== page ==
I keep waiting for it to kick in, the legendary "wisdom of old age." Hey, I've met the age qualification. What's holding things up?
Well, what's wrong is that I've forgotten what Aristotle said about wisdom. To begin with, he said, there's no such thing as a wise young person. Youths can be intelligent, quick-witted, amazing agile at juggling language and ideas. (Look at how they handle electronics!) But they can't be wise.
That's because true wisdom is keen thought, PLUS the accumulated experience of years. Without both present and reinforcing each other, says Aristotle, don't expect to find wisdom.
Well, drat! I've met the age requirement_but at the very time my mind's going fuzzy with Parkinson's. Guess I've missed the boat.
Well, if I've missed out on Aristotle's wisdom, I'm still eligible for the kind promised by God, given by God as a gift. Last Sunday Christianity celebrated that promise on Pentecost: the guarantee that, as we journey homeward on our pilgrimage, we'll bolstered by the Holy Spirit's steady presence, and by a set of gifts, if we're willing to ask for them.
The number and definition of these gifts vary among Christian denominations, but the idea remains the same. They're usually numbered as seven. But before thinking about each of them in turn, we ought to spend some time defining "gift."
Any gift, from any source, has three necessary qualities. First, it has to be freely given; otherwise, it's not a gift, but a payment, or maybe a bribe. Second, it's got to have some real value. If it doesn't have value in itself or at least to the presenter, then it's not a gift; in fact, it's a kind of insult. ("Here, take this trash; it's worthless to me.") And third, it has to be unearned by the receiver. If it's owed somehow to the receiver, then it's something other than a gift_again, maybe payment for services rendered.
It might be good to pause here and think of examples of gifts; see if those three requirements don't apply. Then, after a deep breath, starting listing God's gifts to us. Excuse me: to you.
And here's the starting point: God doesn't owe you a thing. Every precious thing from that Source was freely given--and undeserved.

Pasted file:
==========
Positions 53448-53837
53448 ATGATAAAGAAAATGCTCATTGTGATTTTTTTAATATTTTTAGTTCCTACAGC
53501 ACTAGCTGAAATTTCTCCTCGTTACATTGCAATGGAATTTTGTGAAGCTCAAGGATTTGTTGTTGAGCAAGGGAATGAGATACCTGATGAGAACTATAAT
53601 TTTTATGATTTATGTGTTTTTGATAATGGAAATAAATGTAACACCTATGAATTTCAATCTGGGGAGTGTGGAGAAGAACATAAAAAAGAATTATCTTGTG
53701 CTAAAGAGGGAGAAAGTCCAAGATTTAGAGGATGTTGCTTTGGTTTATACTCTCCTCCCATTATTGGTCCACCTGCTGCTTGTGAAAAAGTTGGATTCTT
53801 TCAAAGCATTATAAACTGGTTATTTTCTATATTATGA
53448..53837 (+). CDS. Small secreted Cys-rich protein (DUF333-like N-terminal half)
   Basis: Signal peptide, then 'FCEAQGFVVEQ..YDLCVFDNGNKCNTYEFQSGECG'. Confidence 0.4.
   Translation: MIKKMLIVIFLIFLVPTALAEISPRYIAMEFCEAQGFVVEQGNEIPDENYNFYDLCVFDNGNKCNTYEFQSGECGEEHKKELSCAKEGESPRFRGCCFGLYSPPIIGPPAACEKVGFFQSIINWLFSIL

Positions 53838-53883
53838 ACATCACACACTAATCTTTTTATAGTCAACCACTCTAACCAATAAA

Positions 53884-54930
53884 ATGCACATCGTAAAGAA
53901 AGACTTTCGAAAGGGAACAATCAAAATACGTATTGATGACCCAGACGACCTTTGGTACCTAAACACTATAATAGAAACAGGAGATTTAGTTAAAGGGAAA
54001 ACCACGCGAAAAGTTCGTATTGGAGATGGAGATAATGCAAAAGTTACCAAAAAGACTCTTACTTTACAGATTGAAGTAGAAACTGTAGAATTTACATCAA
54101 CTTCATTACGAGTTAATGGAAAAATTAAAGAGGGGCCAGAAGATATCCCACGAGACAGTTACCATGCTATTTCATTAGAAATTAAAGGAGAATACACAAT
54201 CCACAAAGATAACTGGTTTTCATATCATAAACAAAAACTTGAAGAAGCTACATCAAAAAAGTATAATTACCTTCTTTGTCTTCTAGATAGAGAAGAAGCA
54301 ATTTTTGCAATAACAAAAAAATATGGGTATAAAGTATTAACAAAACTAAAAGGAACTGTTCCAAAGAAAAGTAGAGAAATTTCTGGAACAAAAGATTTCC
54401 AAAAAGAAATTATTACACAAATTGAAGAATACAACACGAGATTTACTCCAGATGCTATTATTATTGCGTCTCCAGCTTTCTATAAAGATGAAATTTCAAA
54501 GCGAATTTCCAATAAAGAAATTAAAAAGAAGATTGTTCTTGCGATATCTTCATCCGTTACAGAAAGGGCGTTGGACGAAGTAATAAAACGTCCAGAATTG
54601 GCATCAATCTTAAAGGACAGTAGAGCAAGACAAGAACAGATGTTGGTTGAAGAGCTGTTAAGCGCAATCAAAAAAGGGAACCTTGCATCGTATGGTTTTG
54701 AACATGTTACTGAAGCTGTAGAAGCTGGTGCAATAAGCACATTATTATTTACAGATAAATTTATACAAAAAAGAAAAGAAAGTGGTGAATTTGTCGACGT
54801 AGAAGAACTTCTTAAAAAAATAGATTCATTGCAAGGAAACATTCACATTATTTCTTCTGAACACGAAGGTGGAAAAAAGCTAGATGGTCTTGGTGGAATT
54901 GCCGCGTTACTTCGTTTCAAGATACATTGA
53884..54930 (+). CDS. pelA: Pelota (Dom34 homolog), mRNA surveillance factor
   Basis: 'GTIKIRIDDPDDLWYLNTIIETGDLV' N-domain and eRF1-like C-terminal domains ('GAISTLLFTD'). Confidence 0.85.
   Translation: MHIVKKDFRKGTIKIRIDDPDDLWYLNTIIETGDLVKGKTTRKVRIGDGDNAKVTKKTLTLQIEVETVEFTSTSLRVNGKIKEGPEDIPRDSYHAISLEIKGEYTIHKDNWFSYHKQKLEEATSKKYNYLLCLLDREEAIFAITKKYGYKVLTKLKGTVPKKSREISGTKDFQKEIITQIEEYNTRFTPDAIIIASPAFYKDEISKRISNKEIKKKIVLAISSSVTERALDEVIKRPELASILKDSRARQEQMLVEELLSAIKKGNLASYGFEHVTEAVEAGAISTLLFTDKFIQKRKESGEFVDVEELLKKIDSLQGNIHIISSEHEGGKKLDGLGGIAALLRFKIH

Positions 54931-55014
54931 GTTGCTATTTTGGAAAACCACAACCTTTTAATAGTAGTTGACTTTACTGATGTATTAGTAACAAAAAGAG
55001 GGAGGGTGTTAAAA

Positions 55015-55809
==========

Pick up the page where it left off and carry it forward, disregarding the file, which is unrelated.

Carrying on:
About 14 billion, 500 million years ago, before the Big Bang, God (the name we give to Infinite Love) existed alone and complete, without a need outside the Divine Being. Except perhaps something that, for lack of a better word, can be called a need.
God is Infinite Love, and love must have an object. And so the fuse was lit and God created the entire universe, which has been exploding outward in all directions and still continues to spread as a universe with a trillion galaxies.
One of those trillion galaxies is ours, the Milky Way; inside it, as in the rest, are billions of stars, one of which is our sun. Oh, and you and I? We crawl the surface of one of the specks of dust that circle that tiny spark of light.
So: God's first gift to you is the Universe itself, in which you have such an infinitesimally tiny place.
But God has given you a second gift: your own existence. Your being here is based on a chain events starting at the Big Bang and continuing through the rise and evolution of life forms on this tiny planet (all under God's creating hand); through the rise of life here to the level, so far, of creatures of weak intelligence and flawed will; through successful begetting across thousands of generations; until you arrived on the scene.
Hold it! All the above wasn't an overture to your strutting onto the stage. It all would have happened without you; and the world, in all its beauty and complexity, would be just the same if you weren't blundering around in it. That's God's second gift to you: that you are.
And the third gift: Seeing that human's journey home was way off track, God did a divine intervention in your dysfunctional family. God so loved you as to enter your foundering species, take on your very nature, and lay out the way home, the way of universal love, the way the Way of Jesus.
And a fourth gift: Jesus' promise that the Spirit of God, the Holy Spirit, would lead you home, strengthening us and illumining the way with still more gifts: of WISDOM to recognize that all in your life has meaning only in light of your relationship with God; UNDERSTANDING, to grasp how profound that relationship is; KNOWLEDGE, to comprehend how your life fits together with its one goal; COUNSEL, to advise yourself and others on the best way home.
And then there is FORTITUDE, the strength to choose good over evil, even at great cost; and DEVOTION, deepening love for the Being who so loves you; and AWE OF THE LORD, to growing awareness of the Being is who brought all us tiny dust mites to be.
Forgive this tiny dust mite, please, as he squeaks as loudly as he can, "How great Thou art! How great Thou art!" (That squeak won't carry far in the Universe's vastness. But it will be heard.)
Jim Atwell is a Quaker minister who worships in Cooperstown.